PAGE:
Global businesses face huge risks from a new era of epidemics and pandemics that may cause an average annual economic loss of $570 billion to the global GDP, posing a threat similar to that from climate change, says a report.
In the report on 'Outbreak Readiness and Business Impact', Geneva-based
World Economic Forum (WEF) Friday said the number and kind of infectious disease outbreaks have increased significantly over the past 30 years.
Since 2011, the world has seen nearly 200 epidemic events per year, it noted.
"Pandemics will be the cause of average annual economic losses of 0.7 per cent of global GDP - or $570 billion - a threat similar in scale to that estimated for climate change in the coming decades," the WEF said.
It suggested companies operating globally should take action to mitigate threats posed by epidemics.
The white paper, release by the WEF in collaboration with the Harvard Global Health Institute, said the business risk posed by a new era of epidemic risk can no longer be thought of exclusively in terms of rare but devastating events like global influenza pandemics.
Earlier this week, the WEF's Global Risks Report 2019 had also flagged concerns over naturally emerging infectious disease threats and risks posed by revolutionary new biotechnologies.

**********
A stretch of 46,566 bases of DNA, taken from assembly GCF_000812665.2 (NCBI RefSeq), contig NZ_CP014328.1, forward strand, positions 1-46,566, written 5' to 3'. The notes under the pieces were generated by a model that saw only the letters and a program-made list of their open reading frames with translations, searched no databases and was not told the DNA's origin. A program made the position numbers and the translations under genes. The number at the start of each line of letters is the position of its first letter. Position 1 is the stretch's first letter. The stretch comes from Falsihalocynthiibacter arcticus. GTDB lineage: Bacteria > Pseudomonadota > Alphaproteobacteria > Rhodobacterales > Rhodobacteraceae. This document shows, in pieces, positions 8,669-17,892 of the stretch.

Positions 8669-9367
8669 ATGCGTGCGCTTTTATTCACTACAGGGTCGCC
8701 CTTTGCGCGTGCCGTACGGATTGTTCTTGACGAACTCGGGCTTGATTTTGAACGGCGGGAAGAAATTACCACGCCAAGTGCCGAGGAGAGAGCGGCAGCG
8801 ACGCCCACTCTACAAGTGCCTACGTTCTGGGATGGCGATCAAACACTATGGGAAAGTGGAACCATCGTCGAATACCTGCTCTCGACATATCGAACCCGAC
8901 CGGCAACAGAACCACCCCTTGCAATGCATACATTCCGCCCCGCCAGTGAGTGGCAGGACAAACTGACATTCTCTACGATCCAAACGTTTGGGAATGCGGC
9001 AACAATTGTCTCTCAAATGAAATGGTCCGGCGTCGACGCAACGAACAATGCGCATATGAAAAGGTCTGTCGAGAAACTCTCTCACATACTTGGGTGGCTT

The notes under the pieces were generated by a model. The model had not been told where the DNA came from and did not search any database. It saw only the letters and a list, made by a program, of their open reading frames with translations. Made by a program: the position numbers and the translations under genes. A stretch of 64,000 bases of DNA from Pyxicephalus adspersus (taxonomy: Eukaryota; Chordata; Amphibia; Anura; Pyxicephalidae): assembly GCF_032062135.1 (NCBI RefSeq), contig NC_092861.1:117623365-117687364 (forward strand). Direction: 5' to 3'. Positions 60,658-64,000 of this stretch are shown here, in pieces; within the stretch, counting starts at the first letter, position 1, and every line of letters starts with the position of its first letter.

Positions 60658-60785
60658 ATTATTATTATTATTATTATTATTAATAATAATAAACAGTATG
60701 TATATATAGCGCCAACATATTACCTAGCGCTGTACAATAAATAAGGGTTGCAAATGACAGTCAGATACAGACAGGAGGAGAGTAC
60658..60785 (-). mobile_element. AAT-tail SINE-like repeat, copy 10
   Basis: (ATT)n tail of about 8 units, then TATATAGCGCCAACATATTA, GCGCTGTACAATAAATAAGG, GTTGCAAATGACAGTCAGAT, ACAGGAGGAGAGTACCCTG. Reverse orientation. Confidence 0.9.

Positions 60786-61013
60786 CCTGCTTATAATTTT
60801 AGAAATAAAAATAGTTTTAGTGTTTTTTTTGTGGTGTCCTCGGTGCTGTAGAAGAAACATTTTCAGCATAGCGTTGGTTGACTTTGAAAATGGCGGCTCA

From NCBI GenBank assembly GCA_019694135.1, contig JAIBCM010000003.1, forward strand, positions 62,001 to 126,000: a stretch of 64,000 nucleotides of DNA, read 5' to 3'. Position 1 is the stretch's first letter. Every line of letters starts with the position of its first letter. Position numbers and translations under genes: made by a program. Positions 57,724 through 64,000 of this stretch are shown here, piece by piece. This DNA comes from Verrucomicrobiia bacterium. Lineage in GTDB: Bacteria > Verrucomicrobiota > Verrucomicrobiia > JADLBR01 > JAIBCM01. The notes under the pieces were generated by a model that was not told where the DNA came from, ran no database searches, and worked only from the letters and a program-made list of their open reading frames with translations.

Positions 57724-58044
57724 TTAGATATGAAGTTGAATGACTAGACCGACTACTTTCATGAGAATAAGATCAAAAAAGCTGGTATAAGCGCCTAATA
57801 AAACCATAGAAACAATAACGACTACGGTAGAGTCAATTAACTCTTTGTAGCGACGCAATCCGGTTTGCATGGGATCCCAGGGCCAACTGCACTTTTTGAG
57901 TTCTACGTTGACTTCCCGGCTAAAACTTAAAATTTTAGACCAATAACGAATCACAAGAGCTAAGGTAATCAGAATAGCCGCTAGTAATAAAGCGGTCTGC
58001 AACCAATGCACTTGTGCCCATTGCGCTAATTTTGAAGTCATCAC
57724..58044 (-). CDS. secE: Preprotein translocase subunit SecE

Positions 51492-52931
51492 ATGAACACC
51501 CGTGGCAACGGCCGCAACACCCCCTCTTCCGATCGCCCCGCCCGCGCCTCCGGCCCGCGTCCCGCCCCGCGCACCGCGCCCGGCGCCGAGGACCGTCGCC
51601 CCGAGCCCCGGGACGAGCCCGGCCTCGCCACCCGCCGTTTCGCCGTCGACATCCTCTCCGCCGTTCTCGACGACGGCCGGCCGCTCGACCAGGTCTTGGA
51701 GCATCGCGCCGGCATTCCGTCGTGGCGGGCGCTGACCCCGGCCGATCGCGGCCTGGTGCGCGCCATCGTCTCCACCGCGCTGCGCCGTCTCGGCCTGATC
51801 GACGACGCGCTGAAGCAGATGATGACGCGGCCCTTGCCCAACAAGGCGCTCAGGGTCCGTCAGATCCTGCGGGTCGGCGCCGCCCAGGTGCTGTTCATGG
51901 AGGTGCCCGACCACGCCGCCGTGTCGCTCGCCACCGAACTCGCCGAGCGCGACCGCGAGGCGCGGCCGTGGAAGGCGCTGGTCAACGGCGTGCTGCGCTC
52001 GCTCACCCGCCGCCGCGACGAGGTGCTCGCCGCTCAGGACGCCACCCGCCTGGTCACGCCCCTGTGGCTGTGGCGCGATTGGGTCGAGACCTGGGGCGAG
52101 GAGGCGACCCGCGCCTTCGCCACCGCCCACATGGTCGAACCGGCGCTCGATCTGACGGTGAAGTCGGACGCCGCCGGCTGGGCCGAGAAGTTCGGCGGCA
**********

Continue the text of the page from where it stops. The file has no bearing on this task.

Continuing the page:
The WEF, which will discuss these issues at its annual meeting next week in Swiss resort town Davos in presence of over 3,000 global leaders, said the world remains ill-prepared to detect and respond to outbreaks and is also not prepared to respond to a significant pandemic threat.
The Forum, which describes itself as a public-private international cooperation, said its annual meeting will discuss ways to strengthen public-private cooperation for global health security in areas of vaccines, data science, travel, communications, and supply chain and logistics.
"Outbreaks are a top global economic risk and - like the case for climate change - large companies can no longer afford to stay on the sidelines," said Vanessa Candeias, Head of the System Initiative on Shaping the Future of Health and Healthcare and Member of Executive Committee at the WEF.
"Business leaders need to better understand expected costs of epidemics, mitigate these costs and strengthen health security more broadly," Candeias said.
While potentially catastrophic outbreaks may occur only every few decades, highly disruptive regional and local outbreaks are becoming more common and pose a major threat to lives and livelihoods.
The WEF said one threat is disease and its uncertainty while another is the fear of disease itself or uninformed panic.
As seen in past epidemics, health-related misinformation can spread as fast as viruses to undermine or disrupt the overall medical response efforts, it added.